“Our cooperation is not limited to exchange of scientific data. We are establishing personal contacts between the participants of the project,” Jean-Francois said.
“Now I’m visiting my Belarusian friend Valery Shcherbakov, who has already been to Clermont-Ferrand”. Mr. Gayet notes that the scientists from the Belarusian Institute of Physics have a high status in the international scientific world, moreover, they operate on a very high technical level.
How was the Belarusian-French cooperation established and what is the joint project aimed at?
Valery Shcherbakov, the Doctor of Physical-Mathematical Sciences and the senior research assistant with the Institute of Physics of the National Academy of Sciences of Belarus, together with his colleagues from the laboratory of diffusing medium optics have gained access to unique information on clouds composition. That became possible after the National Academy of Science of Belarus and the French National Center of Scientific Research signed an agreement about scientific and technical cooperation in 2003. In 2004 eleven best projects that were mutually beneficial for both parties were chosen. Among them was a project aimed at studying clouds.
According to Shcherbakov, research of clouds composition gives answers to a burning question that challenges researchers of the whole world: whether we are going to face climate warming, or not. Scientists believe that clouds are able “to answer” this question as they make a considerable influence on climate formation. Clouds reflect sunlight and simultaneously create a greenhouse effect that helps to sustain the temperature balance in the planet. The weather is also affected by so-called anthropogenic clouds that are formed due to traffic of planes.
Valery shows me some photos of the sky above France. It is marked with many white lines, or vapor trails of airplanes. The scientist explains that the sky scenery like this is very common in many countries. If one takes the map of Europe and studies it, it is possible to find out that a large number of overcast days is observed on the territories along the international air routes. By the way, clouds are the best means to transfer pollutions.
Institutes need specific equipment to study clouds. Research campaigns are conducted twice a year in Clermont-Ferrand with the help of a German flight-bench called Falcon. The plane is equipped with scientific instruments that are installed not only on its board, but also under the wings. According to Shcherbakov, the plane flies under clouds and in clouds on different levels. It takes measurements in order to provide scientists with data to study the layers of clouds composition.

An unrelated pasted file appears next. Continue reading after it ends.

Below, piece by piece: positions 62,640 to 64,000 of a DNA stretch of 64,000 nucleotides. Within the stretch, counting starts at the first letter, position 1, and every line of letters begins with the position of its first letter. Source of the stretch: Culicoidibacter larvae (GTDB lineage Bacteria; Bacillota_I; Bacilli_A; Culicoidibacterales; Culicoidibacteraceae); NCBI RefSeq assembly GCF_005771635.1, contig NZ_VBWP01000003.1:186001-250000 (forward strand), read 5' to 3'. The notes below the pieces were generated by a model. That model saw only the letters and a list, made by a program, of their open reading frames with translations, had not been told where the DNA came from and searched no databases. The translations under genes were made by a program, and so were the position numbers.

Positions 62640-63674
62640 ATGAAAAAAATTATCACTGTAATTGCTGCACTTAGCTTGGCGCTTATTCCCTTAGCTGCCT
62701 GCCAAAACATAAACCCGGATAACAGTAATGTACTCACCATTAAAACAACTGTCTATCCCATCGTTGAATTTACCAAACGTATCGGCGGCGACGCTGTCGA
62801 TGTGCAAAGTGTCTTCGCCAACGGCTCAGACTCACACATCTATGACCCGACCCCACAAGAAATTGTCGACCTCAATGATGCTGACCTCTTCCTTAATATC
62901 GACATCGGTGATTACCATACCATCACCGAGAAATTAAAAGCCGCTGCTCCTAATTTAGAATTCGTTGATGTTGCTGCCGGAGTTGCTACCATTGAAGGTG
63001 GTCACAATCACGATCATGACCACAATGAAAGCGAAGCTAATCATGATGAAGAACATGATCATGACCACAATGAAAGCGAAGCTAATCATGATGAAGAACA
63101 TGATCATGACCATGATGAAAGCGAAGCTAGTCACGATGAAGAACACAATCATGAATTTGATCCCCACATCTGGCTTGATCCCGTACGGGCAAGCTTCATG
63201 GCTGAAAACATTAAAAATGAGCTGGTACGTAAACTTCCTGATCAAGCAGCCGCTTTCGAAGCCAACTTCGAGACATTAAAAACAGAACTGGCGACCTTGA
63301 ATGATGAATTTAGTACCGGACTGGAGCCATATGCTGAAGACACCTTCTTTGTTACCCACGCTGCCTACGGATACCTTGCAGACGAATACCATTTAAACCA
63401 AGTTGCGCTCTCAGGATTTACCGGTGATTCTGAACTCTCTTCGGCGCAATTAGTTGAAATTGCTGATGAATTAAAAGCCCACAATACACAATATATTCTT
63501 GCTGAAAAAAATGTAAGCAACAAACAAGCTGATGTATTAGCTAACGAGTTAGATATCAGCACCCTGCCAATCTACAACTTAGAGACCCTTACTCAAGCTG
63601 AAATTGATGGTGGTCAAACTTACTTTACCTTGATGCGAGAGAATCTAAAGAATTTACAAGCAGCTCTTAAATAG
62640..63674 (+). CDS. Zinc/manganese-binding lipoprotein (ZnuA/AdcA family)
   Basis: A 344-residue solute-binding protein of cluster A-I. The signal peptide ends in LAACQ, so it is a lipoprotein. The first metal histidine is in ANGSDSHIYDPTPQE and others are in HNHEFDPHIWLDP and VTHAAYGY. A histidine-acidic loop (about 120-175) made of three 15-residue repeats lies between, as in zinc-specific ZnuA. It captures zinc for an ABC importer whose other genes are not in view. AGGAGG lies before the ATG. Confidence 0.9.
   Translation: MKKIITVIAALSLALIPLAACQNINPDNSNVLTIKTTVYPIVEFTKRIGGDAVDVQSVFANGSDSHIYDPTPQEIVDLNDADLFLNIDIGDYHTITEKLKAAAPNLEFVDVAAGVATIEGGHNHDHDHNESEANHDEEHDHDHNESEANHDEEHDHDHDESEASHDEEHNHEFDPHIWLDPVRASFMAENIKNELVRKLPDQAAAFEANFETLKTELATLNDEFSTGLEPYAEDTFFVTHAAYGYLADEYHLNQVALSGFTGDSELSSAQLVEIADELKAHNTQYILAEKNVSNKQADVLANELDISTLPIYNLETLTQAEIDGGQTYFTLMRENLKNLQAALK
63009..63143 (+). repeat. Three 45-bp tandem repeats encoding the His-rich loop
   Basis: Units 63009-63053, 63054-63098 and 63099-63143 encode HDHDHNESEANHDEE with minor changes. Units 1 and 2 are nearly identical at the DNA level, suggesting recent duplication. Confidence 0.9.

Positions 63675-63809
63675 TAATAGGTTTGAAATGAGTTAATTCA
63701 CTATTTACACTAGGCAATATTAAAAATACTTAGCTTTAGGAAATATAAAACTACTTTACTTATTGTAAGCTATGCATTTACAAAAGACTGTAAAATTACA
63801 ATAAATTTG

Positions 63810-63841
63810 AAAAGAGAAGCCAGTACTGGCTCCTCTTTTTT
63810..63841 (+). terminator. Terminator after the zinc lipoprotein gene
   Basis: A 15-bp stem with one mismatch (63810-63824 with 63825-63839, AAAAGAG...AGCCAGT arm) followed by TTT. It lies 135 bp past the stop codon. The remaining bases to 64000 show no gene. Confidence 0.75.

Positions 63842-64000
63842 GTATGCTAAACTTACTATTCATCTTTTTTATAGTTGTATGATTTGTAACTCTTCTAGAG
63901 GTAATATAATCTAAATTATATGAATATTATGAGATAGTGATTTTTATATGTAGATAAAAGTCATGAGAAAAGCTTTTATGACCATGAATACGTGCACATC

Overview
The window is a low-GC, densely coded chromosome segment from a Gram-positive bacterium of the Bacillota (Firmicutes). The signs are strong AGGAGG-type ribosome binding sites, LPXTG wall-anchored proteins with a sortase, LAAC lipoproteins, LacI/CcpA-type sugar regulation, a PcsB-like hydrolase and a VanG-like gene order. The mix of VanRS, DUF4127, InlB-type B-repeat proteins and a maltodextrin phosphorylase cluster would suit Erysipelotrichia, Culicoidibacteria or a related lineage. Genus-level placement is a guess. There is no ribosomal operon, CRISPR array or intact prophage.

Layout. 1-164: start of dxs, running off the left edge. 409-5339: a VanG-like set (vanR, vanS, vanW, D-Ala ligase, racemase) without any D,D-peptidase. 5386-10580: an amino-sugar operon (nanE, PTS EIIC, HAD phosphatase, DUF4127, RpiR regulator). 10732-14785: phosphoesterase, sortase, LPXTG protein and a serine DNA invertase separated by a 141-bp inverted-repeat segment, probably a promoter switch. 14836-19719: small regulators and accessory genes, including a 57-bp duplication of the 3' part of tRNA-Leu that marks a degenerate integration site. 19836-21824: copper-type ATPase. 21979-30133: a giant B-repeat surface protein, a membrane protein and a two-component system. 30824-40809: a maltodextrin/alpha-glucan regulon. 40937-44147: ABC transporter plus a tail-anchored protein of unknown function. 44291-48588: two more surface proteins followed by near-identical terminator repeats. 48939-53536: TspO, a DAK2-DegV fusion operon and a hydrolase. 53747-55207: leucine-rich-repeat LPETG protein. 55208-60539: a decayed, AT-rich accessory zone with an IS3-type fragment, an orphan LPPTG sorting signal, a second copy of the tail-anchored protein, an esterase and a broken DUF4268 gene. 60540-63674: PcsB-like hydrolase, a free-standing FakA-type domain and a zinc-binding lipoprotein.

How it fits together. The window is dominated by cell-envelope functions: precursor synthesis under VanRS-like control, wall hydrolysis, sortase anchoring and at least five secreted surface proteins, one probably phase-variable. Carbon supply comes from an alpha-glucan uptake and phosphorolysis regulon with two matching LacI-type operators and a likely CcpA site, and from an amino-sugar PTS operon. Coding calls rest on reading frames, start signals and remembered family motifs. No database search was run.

“Between 15 and 18 flights are made per month, every one lasts for about four hours,” the scientist says, “we study the peculiarities of air pollutions, scattering effect of light on ice particles and some other characteristics of clouds. We get enormous data arrays that are to be processed and well integrated in order to be used further.” Belarusian physicists are very good at conducting this thorough work. They use modern physical and mathematical methods and programming.
“Starting from April 2006 five French and American meteorological satellites have been operating in the framework of the project. The satellites are equipped with up-to-date facilities. All satellites are moving in one and the same orbit,” the specialist says. Almost simultaneously they measure different atmosphere parameters, including temperature, air humidity, transparency, gas and chemical composition of air, etc. Then cloud cover content of the earth is studied. Measurements are made in space, on the ground and from planes. Thus experts have enough data to achieve objective results taking into consideration all distortions and allowances. That is the main idea of the project.
The scientific matter is very valuable and may be efficiently used to control transboundary air-pollution transfer. Valeriy Shcherbakov is sure that this cooperation is of great benefit both to the Belarusian and the French scientists.
by Ivan Ivanov
Questions in clouds
Jean-Francois Gayet, the professor with the laboratory of atmospheric physics in the city of Clermont-Ferrand in France was on a visit in Minsk at the invitation of the National Academy of Science of Belarus. Together with his Belarusian colleagues from the Institute of Physics named after B.I.Stepanov, the French expert was participating in the international project that aims at studying clouds and earth atmosphere